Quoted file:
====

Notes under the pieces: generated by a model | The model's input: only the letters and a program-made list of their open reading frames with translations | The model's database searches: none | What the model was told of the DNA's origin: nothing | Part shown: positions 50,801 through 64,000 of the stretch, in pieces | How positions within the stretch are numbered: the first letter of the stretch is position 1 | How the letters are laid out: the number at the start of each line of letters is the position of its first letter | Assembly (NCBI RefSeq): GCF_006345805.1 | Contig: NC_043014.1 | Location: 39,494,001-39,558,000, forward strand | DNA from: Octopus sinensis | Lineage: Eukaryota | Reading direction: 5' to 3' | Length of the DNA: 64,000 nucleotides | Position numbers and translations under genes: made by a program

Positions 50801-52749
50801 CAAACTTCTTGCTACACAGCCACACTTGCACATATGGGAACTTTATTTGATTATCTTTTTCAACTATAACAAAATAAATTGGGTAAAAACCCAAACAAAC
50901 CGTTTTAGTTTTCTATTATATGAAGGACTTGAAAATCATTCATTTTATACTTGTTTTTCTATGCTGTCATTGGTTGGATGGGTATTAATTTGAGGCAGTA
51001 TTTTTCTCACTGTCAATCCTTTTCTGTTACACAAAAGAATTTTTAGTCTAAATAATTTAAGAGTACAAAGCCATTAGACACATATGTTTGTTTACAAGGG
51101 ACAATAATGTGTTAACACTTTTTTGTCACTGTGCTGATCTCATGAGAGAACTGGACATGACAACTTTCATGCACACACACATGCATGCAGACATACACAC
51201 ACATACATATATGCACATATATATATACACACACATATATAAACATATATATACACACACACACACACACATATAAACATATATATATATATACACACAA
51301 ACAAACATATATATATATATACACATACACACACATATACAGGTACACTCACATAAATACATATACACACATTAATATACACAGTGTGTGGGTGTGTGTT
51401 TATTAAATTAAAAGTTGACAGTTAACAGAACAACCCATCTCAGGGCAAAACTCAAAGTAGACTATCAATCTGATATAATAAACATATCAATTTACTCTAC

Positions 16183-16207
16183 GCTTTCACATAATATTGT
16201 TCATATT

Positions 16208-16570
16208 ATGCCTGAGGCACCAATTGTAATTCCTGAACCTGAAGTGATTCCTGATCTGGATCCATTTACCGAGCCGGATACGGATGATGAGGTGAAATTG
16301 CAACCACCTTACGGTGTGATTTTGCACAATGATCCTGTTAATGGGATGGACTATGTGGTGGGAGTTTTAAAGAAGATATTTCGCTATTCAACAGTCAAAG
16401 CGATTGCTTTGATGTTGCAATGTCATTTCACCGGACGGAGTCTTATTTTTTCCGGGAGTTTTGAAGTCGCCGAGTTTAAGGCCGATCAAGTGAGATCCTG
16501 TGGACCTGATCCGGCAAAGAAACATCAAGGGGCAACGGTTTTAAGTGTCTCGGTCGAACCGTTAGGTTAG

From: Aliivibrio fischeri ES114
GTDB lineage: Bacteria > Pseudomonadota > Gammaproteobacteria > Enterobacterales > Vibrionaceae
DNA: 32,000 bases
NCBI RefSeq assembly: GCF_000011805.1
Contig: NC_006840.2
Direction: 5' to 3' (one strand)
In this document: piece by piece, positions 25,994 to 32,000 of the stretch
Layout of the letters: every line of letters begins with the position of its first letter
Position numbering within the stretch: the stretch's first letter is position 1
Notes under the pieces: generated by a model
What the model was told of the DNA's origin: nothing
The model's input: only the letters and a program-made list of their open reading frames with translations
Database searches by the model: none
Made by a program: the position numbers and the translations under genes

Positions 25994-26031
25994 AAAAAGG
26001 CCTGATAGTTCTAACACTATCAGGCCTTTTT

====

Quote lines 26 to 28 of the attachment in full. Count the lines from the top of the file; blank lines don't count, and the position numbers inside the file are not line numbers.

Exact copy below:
Position numbering within the stretch: the stretch's first letter is position 1
Notes under the pieces: generated by a model
What the model was told of the DNA's origin: nothing